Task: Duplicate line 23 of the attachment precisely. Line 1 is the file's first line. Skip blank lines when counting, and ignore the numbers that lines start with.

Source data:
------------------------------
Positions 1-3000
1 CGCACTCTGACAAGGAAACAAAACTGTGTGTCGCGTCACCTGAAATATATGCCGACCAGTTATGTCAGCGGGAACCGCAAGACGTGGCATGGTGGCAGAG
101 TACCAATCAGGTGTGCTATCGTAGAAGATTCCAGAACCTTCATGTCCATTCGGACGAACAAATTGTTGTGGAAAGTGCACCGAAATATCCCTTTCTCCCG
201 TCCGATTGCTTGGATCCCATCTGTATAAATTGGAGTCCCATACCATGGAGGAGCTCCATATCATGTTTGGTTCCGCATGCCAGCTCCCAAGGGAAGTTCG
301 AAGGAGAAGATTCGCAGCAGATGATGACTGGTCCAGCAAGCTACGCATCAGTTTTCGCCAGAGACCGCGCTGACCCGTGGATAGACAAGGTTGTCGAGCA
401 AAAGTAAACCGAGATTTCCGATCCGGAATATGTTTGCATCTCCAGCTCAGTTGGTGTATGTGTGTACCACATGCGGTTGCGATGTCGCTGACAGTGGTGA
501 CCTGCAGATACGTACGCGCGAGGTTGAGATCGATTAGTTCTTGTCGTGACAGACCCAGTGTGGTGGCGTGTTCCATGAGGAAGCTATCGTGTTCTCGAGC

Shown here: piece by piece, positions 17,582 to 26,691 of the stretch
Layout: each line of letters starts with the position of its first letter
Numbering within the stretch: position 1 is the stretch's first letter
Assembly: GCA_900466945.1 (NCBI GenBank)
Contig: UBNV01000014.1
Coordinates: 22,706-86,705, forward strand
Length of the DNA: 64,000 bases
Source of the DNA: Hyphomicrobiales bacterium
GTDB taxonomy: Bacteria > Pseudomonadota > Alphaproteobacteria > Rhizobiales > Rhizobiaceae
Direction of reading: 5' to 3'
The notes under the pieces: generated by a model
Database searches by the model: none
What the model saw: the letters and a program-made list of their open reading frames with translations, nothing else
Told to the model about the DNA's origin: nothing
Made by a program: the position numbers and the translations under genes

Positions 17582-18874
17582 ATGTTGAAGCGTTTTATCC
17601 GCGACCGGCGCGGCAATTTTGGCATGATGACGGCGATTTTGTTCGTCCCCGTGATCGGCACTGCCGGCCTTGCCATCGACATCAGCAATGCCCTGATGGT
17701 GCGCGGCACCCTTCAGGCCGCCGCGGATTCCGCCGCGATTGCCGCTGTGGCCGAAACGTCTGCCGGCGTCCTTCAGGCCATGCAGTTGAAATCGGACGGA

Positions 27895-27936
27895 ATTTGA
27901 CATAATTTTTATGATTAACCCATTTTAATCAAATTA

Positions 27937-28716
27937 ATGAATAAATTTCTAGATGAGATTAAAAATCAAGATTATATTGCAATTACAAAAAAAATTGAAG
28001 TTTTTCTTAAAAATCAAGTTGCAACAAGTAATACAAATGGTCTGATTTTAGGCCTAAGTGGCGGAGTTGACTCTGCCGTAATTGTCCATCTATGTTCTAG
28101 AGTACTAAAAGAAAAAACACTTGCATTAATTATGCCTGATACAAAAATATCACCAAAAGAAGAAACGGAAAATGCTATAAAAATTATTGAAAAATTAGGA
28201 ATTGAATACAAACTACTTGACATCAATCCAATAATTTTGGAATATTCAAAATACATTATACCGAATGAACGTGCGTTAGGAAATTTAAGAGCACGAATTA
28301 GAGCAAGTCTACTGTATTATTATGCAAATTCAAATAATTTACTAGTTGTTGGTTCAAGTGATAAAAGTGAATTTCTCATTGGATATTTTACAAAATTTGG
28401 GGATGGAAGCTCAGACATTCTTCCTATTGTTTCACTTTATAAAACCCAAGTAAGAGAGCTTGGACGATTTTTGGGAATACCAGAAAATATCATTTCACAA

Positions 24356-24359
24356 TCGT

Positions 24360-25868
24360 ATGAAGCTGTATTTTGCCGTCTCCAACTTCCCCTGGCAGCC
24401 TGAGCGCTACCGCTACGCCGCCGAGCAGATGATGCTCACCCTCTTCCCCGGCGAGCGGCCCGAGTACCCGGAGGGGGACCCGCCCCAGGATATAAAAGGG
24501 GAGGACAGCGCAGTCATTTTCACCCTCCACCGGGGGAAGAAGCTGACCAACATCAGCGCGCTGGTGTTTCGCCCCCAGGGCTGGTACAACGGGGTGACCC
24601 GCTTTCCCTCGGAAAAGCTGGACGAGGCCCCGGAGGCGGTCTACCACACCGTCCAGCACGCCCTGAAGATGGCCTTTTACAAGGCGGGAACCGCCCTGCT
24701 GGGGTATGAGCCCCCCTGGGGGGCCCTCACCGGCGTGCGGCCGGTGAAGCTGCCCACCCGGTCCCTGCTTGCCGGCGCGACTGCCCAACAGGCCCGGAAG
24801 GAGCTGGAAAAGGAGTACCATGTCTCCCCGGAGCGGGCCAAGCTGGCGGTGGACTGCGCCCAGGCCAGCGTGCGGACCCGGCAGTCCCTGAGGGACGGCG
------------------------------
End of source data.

Positions 17582-18874